The number of dead bodies seen on US TV has more than doubled in the last year, a study has suggested.
CSI: New York is the latest version of the popular show
The survey for the Parents Television Council pressure group recorded 63 corpses on the six main US networks during one week's primetime shows.
It counted 27 bodies visible in the same period in 2004.
The graphic scenes recorded included a man falling from a skyscraper in CSI: Crime Scene Investigation and a badly decomposed body in Bones.
Other scenes to be reported in September included the victim of a deliberate hit-and-run car collision in Inconceivable.
PTC research director Melissa Caldwell said the issue of the number of corpses was overshadowed by concerns over sex scenes.
"Americans seem to have more of a taste for violence, unfortunately, so it's a little bit more difficult to get people worked up over it," she said.
TV producers have defended the depiction of death.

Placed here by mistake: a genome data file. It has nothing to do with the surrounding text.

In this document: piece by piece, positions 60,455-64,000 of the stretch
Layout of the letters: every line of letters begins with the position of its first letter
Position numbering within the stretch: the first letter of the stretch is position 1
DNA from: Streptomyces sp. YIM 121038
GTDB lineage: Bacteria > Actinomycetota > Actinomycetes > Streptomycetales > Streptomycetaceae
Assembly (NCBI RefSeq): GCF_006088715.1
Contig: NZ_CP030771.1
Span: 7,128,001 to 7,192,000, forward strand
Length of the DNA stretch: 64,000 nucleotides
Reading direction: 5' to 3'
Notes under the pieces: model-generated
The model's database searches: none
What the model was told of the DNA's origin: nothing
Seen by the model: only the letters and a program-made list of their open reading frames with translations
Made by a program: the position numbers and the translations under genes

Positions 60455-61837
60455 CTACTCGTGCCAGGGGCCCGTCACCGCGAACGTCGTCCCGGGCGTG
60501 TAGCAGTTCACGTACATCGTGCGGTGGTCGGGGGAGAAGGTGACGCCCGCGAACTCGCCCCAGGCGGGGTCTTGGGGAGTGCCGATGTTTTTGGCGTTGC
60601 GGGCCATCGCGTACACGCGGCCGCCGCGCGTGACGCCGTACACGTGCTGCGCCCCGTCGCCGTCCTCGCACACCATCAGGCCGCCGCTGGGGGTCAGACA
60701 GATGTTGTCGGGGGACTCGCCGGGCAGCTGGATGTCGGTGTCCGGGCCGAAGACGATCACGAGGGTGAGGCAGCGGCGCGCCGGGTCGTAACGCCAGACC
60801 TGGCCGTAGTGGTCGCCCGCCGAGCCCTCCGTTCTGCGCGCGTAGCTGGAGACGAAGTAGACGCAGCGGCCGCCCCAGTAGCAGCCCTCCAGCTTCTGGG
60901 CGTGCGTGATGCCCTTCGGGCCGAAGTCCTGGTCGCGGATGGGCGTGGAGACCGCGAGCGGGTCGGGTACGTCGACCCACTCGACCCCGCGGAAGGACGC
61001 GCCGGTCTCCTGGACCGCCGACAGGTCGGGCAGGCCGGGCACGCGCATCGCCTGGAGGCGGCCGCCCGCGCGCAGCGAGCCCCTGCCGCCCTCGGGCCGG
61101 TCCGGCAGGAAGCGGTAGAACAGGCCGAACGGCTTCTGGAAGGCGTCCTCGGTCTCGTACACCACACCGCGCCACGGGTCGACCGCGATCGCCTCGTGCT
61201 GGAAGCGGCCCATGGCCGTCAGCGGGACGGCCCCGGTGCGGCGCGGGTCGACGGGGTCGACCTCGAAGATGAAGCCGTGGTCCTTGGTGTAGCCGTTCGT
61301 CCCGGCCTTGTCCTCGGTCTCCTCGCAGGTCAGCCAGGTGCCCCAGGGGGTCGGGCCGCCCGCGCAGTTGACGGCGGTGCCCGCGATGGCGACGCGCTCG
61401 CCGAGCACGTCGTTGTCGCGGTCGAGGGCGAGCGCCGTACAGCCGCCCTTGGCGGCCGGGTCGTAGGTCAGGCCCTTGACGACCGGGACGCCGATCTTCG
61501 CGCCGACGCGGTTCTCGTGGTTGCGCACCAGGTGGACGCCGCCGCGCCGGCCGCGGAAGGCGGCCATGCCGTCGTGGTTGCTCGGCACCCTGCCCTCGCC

Peter Liguori, Fox entertainment president, said gore was not the programme-makers' "goal".
Quentin Tarantino directed the recent season finale of CSI
"Accurate storytelling is," he said.
"When you look at a show like Bones, the character Bones is a real-life forensic psychologist.
"This is what she sees on a daily basis when she's called in to solve a case."
The PTC has previously singled out CSI: Crime Scene Investigation for criticism over its portrayal of violence.
Earlier this month, the group complained about a scene in which a stripper's throat was slit because it was shown before 9pm.
The findings come after a survey for health pressure group the Kaiser Family Foundation found the number of scenes on US TV featuring sex had nearly doubled in the last seven years.